Anatomy Of A Song – “Moonlight Serenade”

I’ve decided to formalize a type of post that has already shown up a number of times on the GMC, and by formalize I mean that I’m going to give it a name and add it to the ‘categories’ tab in the left column (like I did a while back for Fantastic Foursomes). It’s the kind of piece that focuses mostly on the story behind a particular song, rather than just presenting a bio of a specific performer. A couple of examples from the past would be That Scandalous Song and Nagasaki — The Song, Not The City, but there are others*. In any case, I thought it would be nice if we gave this type of post a nifty new name all its own — Anatomy Of A Song.glenn

Glenn Miller’s theme song is one of the most familiar sounds from the big band era, but “Moonlight Serenade” actually evolved from an earlier Miller melody, one that went by the awkward title “Now I Lay Me Down to Weep.” It had been written by Miller around 1935 and over the next few years went through some rewrites, a couple of name changes, and more than one set of lyrics. It finally showed up as an instrumental named “Moonlight Serenade” on the ‘B’ side of Miller’s 1939 recording of “Sunrise Serenade.” It was mostly meant to be a similarly-named complement to the ‘A’ side, but it had something special going for it — and therein lies a story.

Whether you choose to believe the scene from the 1954 movie The Glenn Miller Story (video below) doesn’t really matter, because the fact remains that the song did showcase what became known as the Glenn Miller Style — a clarinet-led, sax-driven, amazingly smooth sound that fans absolutely loved. The record became a best-seller and the song would forever be identified with Glenn Miller, but it didn’t take long for some of Miller’s contemporaries to start edging in — a common practice in the big band era. That same year, Count Basie recorded the song but his version had lyrics added, which brings up another interesting story.

Although “Moonlight Serenade” had gone through various sets of lyrics during its stages of evolution, and was occasionally performed as a vocal, it was mostly known as an instrumental. In fact, an earlier scene in The Glenn Miller Story shows him being unhappy at hearing a speeded-up vocal of the song performed in a night club. But it was performed as a vocal from time to time, and in 1965 a lot of publicity was generated by the song’s inclusion on Frank Sinatra’s new album, Moonlight Sinatra. In the years since it’s been recorded by countless artists — as both instrumental and vocal — and has also shown up on dozens of TV and movie soundtracks.

*For more examples of Anatomy Of A Song posts, click on the category tab in the left column.

gmcdGlenn Miller – “Moonlight Serenade”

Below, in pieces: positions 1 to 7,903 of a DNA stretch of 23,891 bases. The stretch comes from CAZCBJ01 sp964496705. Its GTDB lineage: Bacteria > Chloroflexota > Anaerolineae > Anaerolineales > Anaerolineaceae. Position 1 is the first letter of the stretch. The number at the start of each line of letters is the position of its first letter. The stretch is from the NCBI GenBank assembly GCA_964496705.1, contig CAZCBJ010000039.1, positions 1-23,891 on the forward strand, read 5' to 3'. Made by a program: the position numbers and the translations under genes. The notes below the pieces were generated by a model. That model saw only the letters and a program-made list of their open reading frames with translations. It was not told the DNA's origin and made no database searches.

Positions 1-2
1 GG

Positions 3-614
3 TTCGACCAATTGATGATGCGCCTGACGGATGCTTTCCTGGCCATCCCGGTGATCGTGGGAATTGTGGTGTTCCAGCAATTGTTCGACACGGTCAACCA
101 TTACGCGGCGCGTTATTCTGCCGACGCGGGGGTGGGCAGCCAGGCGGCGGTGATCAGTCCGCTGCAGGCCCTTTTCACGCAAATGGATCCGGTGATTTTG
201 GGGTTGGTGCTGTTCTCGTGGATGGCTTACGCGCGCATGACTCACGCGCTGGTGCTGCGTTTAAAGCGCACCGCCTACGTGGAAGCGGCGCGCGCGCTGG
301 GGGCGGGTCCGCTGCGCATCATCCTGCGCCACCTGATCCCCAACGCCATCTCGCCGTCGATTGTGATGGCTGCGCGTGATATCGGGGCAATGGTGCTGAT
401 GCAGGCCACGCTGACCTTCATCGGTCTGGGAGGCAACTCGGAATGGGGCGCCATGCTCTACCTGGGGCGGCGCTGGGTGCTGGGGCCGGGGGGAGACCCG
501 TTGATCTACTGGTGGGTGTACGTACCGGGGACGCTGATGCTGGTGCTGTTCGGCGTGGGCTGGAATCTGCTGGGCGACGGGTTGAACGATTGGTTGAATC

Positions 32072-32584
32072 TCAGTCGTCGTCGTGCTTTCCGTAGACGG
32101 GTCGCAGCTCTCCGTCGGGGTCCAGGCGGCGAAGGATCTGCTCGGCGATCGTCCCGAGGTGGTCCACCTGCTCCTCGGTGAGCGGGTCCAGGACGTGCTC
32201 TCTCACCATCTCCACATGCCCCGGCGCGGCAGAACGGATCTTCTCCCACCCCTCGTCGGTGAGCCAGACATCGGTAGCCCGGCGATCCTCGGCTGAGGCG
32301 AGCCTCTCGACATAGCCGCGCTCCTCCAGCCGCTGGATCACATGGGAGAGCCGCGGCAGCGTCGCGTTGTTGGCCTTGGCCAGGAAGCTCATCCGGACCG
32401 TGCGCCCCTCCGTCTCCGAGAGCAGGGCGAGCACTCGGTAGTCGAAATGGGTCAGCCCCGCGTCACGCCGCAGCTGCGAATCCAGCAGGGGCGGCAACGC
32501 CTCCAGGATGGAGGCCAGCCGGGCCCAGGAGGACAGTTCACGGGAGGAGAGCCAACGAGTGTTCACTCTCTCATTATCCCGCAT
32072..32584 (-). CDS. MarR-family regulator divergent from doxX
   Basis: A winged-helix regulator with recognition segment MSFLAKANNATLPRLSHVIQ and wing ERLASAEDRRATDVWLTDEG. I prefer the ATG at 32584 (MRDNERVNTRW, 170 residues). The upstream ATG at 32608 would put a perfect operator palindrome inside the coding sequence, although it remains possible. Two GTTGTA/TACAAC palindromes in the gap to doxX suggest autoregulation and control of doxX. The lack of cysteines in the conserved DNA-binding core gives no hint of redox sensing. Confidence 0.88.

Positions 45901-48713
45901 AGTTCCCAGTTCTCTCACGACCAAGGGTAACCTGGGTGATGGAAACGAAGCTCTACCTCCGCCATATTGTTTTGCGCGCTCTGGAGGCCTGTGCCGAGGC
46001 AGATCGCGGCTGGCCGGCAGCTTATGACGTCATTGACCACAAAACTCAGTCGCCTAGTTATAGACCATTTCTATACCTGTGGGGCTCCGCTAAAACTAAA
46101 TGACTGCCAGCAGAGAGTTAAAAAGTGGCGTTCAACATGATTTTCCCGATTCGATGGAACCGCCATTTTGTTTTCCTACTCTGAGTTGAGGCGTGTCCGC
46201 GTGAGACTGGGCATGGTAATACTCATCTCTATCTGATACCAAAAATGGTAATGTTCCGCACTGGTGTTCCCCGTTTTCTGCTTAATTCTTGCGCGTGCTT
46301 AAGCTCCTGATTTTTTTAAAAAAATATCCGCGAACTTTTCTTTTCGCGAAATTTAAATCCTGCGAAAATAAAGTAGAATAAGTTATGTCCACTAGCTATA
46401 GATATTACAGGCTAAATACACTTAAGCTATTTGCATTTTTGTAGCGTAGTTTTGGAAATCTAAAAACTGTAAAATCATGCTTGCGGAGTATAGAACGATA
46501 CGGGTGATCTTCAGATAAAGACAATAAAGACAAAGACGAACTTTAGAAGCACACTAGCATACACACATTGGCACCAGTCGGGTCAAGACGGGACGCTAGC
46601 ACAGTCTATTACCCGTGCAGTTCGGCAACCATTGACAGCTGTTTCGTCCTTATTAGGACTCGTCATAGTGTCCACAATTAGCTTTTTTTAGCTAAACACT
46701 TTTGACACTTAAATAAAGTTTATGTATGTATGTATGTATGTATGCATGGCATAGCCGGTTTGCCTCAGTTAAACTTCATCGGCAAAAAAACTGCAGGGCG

sincdFrank Sinatra – “Moonlight Serenade”


6 thoughts on “Anatomy Of A Song – “Moonlight Serenade”

  1. Loved the article. This is one of my favorite recordings by Glenn Miller even though I have heard it over a hundred times. Glenn Miller had the best instrumental version, and Sinatra had the best vocal. Although I have heard a nice version by the Ames Brothers.


  2. Moonlight Serenade didn’t even have a title when it was first written. It evolved out of a composition exercise during his studies with the legendary Dr. Joseph Schillinger. An early score is on display at the restored Glenn Miller House in Clarinda, IA and it’s simply labelled “Miller’s Tune”. In addition to “Now I Lay Me Down to Weep” it was briefly titled “Gone with the Dawn” … fortunately neither name stuck! Miller had written other arrangements of it for a smaller orchestra than the ~17-piece band that made the ultimate Bluebird recording in 1939. Both have been performed, though not recorded, by the current band under the direction of Nick Hilscher.

    And FWIW historians at UC Boulder’s Glenn Miller Archives have said that the movie version of the song is almost pure fiction created for dramatic purposes. The reed blend didn’t suddenly occur to him; he’d been working on it since 1935 when he was hired by Ray Noble to form a US-based orchestra. The blend evolved significantly over time, moving from a rather thin-sounding combination in 1937-39 to a much deeper and richer style in 1942, then changing yet again when melded with the AAF Band’s string section.


  3. Yeah, as I alluded to in the post, I usually take Hollywood treatments of musical history with the proverbial grain of salt. And that sudden inspiration for a new sound was pretty far-fetched but it made for a nice story.
    Thanks for your thoughtful comment.


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